Mild in the Country

I am not tired. I went beyond tired about four hours ago, on the other side of the English Channel and 200 miles away. I am however home. My motorcycle is also home and is shiny-side up. Strictly, most of my motorcycle is home — the clutch went functionally AWOL somewhere mid-Normandy. That was interesting, and bloody ungrateful of it — I’d spent the weekend praising its 15,000 mile reliability to the skies — the one other Ducati on the trip having come home on a trailer.
So my hall now contains a strewn trail of oversuit, leathers, gloves, boots, rucksack and helmet, the trail leading directly to the wine cupboard. All bar the wine are steaming gently as the microclimate of a long, damp ride slowly clears itself. The cats have sensitive noses. They look appalled.

Context? Narrative? Perhaps even a beginning? Oh yes – this was a WVAM captains-sensible-go-mildly-ballistic trip to France. A long weekend based in L’Aigle, cruising the lanes of Normandy, indulging in regular and constructive observation of each other’s riding, appreciating local culture and sampling the local fine wines. The last bit worked for sure, albeit with the noble sacrifice of ultimate quality

for arbitrary quantity. Good. As for the rest, I am happy to confirm that motorcyclists are, of course, pretty much the same the world over — take a bunch of them, give them empty and winding roads to play with and watch them do just that. A good thing about the WVAM is the ability of many of its members to hustle unlikely machinery along at highly improbable (and improbably high) speeds.
Quite embarrassing being on a pure and scarcely low-profile sports bike and having to work noticeably hard to keep up with — to pick but one example of many — a Pan European. On that one, the pillion appeared to be doing her knitting: Knit one, purl one, drop two and cane it — and I’m sure I was picking up their intercom: “Darling, that tiresome oik on the noisy red thing is behind us again and I can’t hear the Puccini”, “Well, just turn the CD up a little, dearest, we’ll soon lose him…”

The culture bit worked too — a trip to Monet’s garden at Giverny made for a relaxed Saturday potter, and a tour around William the Conqueror’s stunningly restored castle at Falaise (not for those unkeen on modern architecture) made an impressive break on the way back from a tour of Suisse Normande. Which looks nothing like Switzerland, but does at least go up and down by more than five metres. And has cows.
Good things about France:

  • It’s not England — no one got booked at 104mph. In France, that is;
  • Drivers — observant and helpful;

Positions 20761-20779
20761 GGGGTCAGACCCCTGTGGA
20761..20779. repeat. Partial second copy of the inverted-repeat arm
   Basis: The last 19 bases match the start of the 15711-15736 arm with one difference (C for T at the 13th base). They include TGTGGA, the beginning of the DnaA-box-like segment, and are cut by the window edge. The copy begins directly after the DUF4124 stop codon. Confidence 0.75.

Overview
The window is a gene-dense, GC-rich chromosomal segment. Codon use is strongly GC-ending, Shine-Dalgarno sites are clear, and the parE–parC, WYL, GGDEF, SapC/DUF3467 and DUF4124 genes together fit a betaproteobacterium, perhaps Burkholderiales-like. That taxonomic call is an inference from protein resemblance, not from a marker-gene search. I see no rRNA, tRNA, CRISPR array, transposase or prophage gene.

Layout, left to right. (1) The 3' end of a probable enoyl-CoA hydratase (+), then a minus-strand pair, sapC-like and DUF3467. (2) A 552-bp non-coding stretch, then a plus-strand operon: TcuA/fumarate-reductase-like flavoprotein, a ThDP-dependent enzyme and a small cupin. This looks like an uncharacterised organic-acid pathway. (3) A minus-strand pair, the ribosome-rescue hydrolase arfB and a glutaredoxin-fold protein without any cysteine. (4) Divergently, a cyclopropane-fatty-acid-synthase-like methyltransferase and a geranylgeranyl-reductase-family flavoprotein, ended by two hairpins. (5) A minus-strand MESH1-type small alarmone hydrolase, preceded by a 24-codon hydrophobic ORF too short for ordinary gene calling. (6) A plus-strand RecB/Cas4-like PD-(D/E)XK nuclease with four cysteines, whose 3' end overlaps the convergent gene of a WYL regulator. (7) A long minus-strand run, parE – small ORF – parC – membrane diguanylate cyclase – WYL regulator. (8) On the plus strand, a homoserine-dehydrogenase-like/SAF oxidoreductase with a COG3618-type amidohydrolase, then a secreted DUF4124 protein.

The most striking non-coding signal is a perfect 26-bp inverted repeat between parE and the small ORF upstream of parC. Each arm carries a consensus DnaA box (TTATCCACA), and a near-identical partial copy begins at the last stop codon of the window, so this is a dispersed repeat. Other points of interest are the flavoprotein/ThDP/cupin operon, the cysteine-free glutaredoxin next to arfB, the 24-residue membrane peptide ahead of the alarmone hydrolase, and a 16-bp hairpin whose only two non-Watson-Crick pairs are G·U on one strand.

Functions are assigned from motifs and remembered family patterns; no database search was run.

• Roads — lots of ’em — good, variable surfaces, bends. Lots of bends;
  • People in general are friendly, courteous and helpful. Even the plentiful supply of village idiots on scooters;
  • Food & wine. Mais naturellement…
  • Everyone likes bikes — “Les Motos Anglais sont arrivée — huzzah!”.

and much more…
Bad things about France:

  • Occasional piles of steaming ordure on turn-in points;
  • Lots of very large, very slow, very spiky farm machinery;
  • It rains here too;
  • Automated petrol stations that do not recognise UK smart cards.

and not much else…

As for that clutch: The lack of same makes getting on and off a ferry an exercise in anticipation, balance and sheer panic. And when the machine refuses to be ridden at less than 16kph (10mph in old money), getting off the ferry and through customs was an exercise in weaving and lurching through the cars, caravans, barriers and the bemused officials of HM Customs & Excise. The chap on passport control didn’t bat an eyelid when I managed to time the dead spot between two lurches outside his window, yelled ‘no clutch!’ and simultaneously tried to convey helplessness and haplessness through my Arai. He merely waved me straight on, which was just as well as, half a second later, I’d have had little choice in the matter. Once on the road, traffic lights and roundabouts were all about more anticipation, blocking and free interpretation of the colour red.
Starting technique: put bike in first gear and turn ignition on. Point in vaguely intended direction. paddle with feet to get it rolling. Hit starter button. Bike lunges forward, catches, shudders and revs. Discover that now doing 45 mph and heading straight for cash office of gas station. Panic, hit brakes, stall and repeat. A bit of a rude shock for the starter motor, but a fine spectator sport. Up shifts fine, down shifts can be helped out with judicious flick of kill switch. Neutral requires much random frantic prodding of gearshift. No change there, then.
The problem appears to be a leak in the clutch slave cylinder (“they all do that, sir”). This was merely the start of a bad tech karma day — I arrived home to discover the garage door jammed closed. Garage also contains tools necessary to a) repair Ducati and b) open garage door. So next morning, leap into utterly, boringly reliable autobahnstürmwagen to head off for more tools and clutch bits: turn key, at which point a muted “Vroom” would normally be expected. A loud “Click” less so. “Click”. Bugger.
Four days, eleven hundred miles, including two four hundred mile days. A trifle for the dedicated tourer, but not unserious mileage on a 748. I’d a few aches and pains on the way out, but was concentrating so hard on the way back that I wouldn’t have noticed the four riders of the apocalypse overtaking on Harleys (they didn’t — they were going the other way just outside Les Anderlays). The final score was only minor aches in wrists, knees, neck and bum — maybe I should try borrowing that trifle next time. And sitting on it.
A tremendous trip, great company and brilliant organisation. What more can I say? Except perhaps that I’ve booked a test ride on a BMW R1150GS for the weekend.

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